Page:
Legal muscle sought to guard environment

March 08, 1995|By Frank Langfitt | Frank Langfitt,Sun Staff Writer

Environmental advocates urged legislators yesterday to broaden citizens' rights to take legal action against projects that they believe threaten health or the environment.

In a hearing before the Senate Economic and Environmental Affairs Committee, the advocates said more people should have the right to appeal state permits in court for everything from trash incinerators to golf courses.

"It merely allows citizens to have a voice," said the bill's sponsor, Sen. Brian E. Frosh, a Montgomery County Democrat.

Opponents, including a waste management company and office park developers, argued that the measure, Senate Bill 557, would lead to a torrent of litigation, including nuisance suits designed to kill construction projects.

The bill "will open a significant floodgate and will impair the ability of the business community to make decisions in a timely, cost-effective manner," said Ira C. Cooke, a lobbyist representing Wheelabrator Cleanwater Systems Inc., a New Hampshire-based waste management company.

Lobbyist Bryson Popham, who represents the National Association of Industrial Office Parks, said, "We view this not as a shield, but as a sword."

Under current law, citizens can sue to prevent the state from approving a project only if they live adjacent to the site and are more affected by the project than other residents.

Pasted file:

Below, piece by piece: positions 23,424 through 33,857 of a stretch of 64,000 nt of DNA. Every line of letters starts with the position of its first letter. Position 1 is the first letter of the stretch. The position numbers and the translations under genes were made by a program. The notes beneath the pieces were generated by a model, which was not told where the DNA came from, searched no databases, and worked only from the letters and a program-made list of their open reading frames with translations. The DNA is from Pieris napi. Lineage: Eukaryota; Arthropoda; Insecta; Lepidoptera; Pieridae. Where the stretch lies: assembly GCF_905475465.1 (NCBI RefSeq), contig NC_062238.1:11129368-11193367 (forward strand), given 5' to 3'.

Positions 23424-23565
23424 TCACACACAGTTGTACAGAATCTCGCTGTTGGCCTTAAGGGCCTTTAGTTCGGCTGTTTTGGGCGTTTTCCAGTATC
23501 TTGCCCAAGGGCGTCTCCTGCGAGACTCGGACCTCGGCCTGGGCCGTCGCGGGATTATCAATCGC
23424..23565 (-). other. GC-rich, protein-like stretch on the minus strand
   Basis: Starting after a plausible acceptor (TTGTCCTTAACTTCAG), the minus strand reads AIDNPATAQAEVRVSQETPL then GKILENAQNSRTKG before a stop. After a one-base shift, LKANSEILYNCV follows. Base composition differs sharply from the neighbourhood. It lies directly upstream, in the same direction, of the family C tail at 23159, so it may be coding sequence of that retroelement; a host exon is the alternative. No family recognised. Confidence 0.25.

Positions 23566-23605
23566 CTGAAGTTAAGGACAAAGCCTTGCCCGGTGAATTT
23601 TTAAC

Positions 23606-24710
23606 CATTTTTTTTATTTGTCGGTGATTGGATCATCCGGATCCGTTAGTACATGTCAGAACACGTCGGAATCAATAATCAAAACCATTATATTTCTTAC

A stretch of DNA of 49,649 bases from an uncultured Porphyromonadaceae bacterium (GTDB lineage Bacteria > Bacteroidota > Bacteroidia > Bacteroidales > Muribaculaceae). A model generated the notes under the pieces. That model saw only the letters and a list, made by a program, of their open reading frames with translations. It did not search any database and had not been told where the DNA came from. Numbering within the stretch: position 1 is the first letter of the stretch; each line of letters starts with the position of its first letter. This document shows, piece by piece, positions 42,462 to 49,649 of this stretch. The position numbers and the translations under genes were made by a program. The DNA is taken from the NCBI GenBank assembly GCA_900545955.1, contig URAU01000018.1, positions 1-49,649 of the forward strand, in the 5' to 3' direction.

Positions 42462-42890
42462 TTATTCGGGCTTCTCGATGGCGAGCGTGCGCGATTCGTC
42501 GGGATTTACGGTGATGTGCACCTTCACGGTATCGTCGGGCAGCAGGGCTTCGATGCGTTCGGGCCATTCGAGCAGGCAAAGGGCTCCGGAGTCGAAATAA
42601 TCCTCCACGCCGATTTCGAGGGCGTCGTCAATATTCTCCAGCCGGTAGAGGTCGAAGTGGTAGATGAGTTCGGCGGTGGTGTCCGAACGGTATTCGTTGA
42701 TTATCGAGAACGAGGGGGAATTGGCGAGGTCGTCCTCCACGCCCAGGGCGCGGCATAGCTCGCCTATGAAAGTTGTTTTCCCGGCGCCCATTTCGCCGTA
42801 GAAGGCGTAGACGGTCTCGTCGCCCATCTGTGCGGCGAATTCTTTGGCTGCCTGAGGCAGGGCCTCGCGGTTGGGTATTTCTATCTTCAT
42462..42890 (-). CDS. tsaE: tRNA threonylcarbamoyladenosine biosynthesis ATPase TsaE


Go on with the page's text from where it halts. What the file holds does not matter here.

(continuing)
The bill would loosen those requirements. Residents would not have to show they they were particularly more affected than anyone else. And they would have to live only in the same jurisdiction as the proposed project.

During yesterday's hearing, Mr. Frosh disputed the argument that his bill would spawn more lawsuits. He said that in the past two years, 22 requests have been made for state hearings to appeal permits issued by Maryland's two environmental agencies. During that same period, the agencies issued at least 12,000 permits, Mr. Frosh said.

"Senate Bill 557 will not throw sand in the gears of government," he said.

"The Sierra Club of Maryland does not have the resources to be in court at every turn," said Nancy Davis, legislative chair of the state chapter.

Mr. Cooke argued that the bill is vague and would allow people at one end of a county to sue to stop a project dozens of miles away that didn't necessarily affect them. "Garrett County's a big place," he said.

Political observers said yesterday that they expected the bill to pass the committee. Sen. Clarence W. Blount, who, as committee chairman, can make or break a bill, sounded supportive of the measure. "I'm really for leveling the playing ground," said the Baltimore Democrat, "and a bill like this makes sense to me in that regard."

The bill's future on the floor of the Senate is uncertain. Mr. Frosh said 20 of the Senate's 47 members are new and are unfamiliar with the issue.

A broader version of the bill died last year on the Senate floor by one vote, he said.

Steve Larsen, a lobbyist for Gov. Parris N. Glendening, said the state's Department of Natural Resources and Department of the Environment have reviewed the current bill and think that it "is a little broader than we'd like to see it." But Mr. Larsen said the agencies would be willing to help amend the bill and find a compromise.

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